This is the other side of the coin when it comes to the crazy accessibility of online sports; it has created an almost insatiable demand on owners and management to produce winning results for every single competition every single night. Fans not only want to hear from the organization on why their team isn't successful, they want to tell them why and they want them to respond to their critiques by giving them what they want; a successful, winning team. This is why knowing a star player has developed knee inflammation weeks before the playoffs can give thousands of hometown fans the power to demand the team's contingency plans for a minor league call up should that be necessary, and woe be to the team's PR department should those concerns go unheeded.
Technology is simply everywhere, it's inescapable, it surrounds us and bombards us with reams of information on a daily basis. Notebooks, tablets, iPods, and smartphones are as common today as the wristwatches and pens from yesteryear which they have largely been replaced. Someone would have to expend a great deal of energy to shield themselves from the constant barrage of data freely available mostly anywhere on the face of the Earth. There's no turning back either, from the moment we learned to create fire, we've been in love with technology ever since, and are determined to produce more, not less of it. If you think technology is hard to escape now, just wait until everyone is wearing some form of VR headset and try and remember when you thought remote controlled television was the living end.
Over 10 years ago, I asked a co-worker what would happened if I threw her Blackberry out the window. Without even looking up from the device, she calmly replied 'I would throw you out of the freaking window.' Our obsessive compulsion to increasingly rely and depend upon technology has created whole societies whose populations are completely enslaved by it. People devote entire conversations to their frustrations at charging devices while travelling, since travelling without smartphones, tablets or a notebook PC would be unthinkable to them. Now that technology has become universally commonplace, we can feed our information addictions for ever more sporting minutiae from unlimited sources in the blink of an eye. Fans can gather and commiserate about any number of concerns plaguing their favorite teams and stars on any number of forums and fan sites that cater to the diehard supporters that live and breath sports. At some point, we may want to take a closer look at the effects of this techno-addiction, but for right now we would all rather just get our Twitter feed updates on the NCAA Finals and call it a day.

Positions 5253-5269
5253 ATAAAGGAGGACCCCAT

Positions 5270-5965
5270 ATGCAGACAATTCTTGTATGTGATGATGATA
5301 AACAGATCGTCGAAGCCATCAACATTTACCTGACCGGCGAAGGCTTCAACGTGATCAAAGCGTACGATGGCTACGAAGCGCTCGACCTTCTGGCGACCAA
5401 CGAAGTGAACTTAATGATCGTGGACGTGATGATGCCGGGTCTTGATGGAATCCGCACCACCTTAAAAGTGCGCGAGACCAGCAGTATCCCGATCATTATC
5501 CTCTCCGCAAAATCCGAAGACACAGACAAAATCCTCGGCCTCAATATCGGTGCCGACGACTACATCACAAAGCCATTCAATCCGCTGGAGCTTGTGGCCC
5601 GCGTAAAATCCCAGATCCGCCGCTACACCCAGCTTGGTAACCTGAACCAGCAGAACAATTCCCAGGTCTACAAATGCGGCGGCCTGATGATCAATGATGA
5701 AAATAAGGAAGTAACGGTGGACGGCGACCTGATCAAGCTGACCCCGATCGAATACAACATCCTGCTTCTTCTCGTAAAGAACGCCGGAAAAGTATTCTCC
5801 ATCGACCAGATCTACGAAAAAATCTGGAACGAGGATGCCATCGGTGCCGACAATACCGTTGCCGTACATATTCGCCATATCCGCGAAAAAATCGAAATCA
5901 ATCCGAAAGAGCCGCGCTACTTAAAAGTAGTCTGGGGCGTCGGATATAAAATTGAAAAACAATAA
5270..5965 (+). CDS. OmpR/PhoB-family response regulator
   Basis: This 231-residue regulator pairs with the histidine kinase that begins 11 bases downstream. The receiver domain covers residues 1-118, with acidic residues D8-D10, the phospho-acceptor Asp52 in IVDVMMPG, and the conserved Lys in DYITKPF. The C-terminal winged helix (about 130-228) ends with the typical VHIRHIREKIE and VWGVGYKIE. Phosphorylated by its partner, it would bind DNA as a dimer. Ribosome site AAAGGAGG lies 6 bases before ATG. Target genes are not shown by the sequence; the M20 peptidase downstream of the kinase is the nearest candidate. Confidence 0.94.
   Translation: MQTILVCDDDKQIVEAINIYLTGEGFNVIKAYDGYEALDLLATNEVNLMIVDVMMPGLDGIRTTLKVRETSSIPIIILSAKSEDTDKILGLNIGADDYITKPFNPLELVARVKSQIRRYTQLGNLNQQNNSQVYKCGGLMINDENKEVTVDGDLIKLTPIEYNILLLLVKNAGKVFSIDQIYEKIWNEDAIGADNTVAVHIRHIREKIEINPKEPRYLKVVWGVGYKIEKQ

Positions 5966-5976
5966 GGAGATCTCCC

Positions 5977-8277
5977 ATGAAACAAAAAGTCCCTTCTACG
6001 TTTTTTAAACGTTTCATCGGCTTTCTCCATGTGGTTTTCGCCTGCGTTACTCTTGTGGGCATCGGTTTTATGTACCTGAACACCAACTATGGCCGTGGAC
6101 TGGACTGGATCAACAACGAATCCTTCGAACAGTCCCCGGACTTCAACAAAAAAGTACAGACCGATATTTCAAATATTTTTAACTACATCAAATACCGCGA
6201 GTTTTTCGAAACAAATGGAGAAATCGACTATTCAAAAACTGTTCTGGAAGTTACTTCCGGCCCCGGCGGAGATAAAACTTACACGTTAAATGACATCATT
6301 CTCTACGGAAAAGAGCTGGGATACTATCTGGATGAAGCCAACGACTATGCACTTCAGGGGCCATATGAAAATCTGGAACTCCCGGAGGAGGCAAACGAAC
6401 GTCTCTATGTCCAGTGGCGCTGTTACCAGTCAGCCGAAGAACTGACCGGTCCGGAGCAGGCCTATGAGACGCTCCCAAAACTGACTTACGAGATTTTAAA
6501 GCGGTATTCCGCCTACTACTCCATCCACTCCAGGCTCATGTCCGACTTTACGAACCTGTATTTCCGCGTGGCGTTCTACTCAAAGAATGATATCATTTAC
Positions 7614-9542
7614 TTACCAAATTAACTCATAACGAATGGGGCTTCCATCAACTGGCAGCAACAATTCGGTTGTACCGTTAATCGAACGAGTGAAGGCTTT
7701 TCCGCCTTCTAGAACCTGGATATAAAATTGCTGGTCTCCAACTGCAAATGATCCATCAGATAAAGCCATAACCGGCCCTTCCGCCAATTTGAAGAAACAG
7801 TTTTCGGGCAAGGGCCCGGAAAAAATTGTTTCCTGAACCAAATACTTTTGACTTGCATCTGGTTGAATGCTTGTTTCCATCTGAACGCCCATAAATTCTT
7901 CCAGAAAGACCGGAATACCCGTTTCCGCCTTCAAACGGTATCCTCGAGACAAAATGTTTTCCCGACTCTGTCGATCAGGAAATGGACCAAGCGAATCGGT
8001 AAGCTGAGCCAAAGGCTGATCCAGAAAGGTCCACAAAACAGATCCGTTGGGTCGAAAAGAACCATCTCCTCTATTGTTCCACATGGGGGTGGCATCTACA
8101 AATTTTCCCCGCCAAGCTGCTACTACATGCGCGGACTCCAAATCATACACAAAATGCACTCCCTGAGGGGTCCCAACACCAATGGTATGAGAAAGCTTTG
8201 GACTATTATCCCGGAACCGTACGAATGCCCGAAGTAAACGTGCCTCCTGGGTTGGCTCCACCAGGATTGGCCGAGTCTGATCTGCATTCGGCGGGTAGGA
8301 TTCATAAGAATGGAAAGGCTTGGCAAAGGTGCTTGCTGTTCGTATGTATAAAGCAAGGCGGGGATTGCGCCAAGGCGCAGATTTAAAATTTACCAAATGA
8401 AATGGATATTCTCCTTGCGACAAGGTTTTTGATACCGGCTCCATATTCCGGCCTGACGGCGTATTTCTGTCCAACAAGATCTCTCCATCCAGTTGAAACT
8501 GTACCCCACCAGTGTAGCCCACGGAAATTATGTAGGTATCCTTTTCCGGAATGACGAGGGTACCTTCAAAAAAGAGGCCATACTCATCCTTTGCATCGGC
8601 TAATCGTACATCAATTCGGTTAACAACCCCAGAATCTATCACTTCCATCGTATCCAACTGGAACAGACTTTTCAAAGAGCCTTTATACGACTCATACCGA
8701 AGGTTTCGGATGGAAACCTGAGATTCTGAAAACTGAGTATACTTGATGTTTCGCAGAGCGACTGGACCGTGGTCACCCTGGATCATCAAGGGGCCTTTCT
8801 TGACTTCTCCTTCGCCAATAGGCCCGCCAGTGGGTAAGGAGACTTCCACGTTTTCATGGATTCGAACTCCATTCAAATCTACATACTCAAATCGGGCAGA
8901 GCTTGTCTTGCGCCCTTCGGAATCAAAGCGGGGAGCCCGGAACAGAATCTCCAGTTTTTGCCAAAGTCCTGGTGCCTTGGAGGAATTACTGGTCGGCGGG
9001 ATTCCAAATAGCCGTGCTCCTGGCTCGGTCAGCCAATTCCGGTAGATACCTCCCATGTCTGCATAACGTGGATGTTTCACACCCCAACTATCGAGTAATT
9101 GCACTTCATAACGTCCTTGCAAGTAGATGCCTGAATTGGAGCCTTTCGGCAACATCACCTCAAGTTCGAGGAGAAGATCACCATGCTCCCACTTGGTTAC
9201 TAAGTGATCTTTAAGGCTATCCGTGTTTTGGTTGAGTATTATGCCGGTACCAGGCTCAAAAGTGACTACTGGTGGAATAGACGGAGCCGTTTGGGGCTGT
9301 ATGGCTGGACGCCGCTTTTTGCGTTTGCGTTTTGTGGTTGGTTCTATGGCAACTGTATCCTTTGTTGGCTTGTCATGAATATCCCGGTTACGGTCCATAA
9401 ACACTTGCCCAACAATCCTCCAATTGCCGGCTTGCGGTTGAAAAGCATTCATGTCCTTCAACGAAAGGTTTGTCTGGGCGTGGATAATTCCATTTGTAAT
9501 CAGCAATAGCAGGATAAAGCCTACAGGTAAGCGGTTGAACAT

If someone had suggested in 2002 that you could 'tweet' Derek Jeter about his OBP through Spring training, or that he would 'tweet' you back, you probably would've thought they were drunk. But Twitter and other social media have provided an unbelievable platform for athletes and their fans for unprecedented interaction. The immediacy of communicating with star players across vast distances in real time has meant that sports are enjoying levels of support from their patrons like never before and are providing more and more avenues for them to do so. It doesn't hurt that society in general has been extremely quick to adopt and embrace these new innovations, which makes the idea of receiving a tweet from your favorite pitcher at 3 am denying reports of a shoulder injury, all the more normal.
The flip side of all this inter-connectivity is the enormous pressure of accountability it brings with it. With so much information being demanded to answer the barrage of questions and concerns by their fans, owners, management and players are now held to account for their successes or failures to an incredibly detailed degree. Fans are now privy to virtually the same volume of information about teams and players as the leagues themselves are, and have the means to impart their criticisms or congratulations on a regular basis. This leaves very little wiggle room for teams or players to stay silent while ignoring media or fan inquiries, something that can quickly mar reputations and make a star player seem like a distant and unapproachable prima donna.
Few multi-billion dollar businesses can claim to literally make or break celebrity status like professional sports. Success can start as early as a 6 foot 5 inch pre-teen basketball player makes his first monster dunk, and can carve a lasting legacy of adulation and appreciation that can lead to Hall of Fame status. Failure will mean inflaming the ire of fans everywhere, and can usher in obscurity and shattered dreams faster than you can say 'A Star is Born.' There is an undeniable power being wielded by the forces of technology that have made it possible for unknown athletes all over the world to rise to prominence and wealth in literally the time it takes to upload a youtube video. Whatever the pros or cons of the increasingly complex relationship between sports and technology, the reality is that it is far more likely to become ever more interconnected as these entities continue to merge and enjoy substantial success.
Finally, we get down to what it's all about; money. Technology over the past 25 years has created nearly infinite wealth for athletes, teams, owners and leagues that have reaped impressive financial rewards the digital age has ushered in. The costs for television advertising during popular sporting events has grown astronomically, as have player contracts and team revenues that include hefty merchandising profits, while the costs for average fans that used to be able to afford to attend these events has grown prohibitive. There may well come a time in the not too distant future when some form of restraint is applied to these multi-billion dollar expenditures, but I wouldn't hold your breath just yet, as there's no indication that this vast tsunami of money will be in jeopardy any time soon. Until then, it's clear that fans and athletes have a good thing going, and no one is prepared to spoil the party.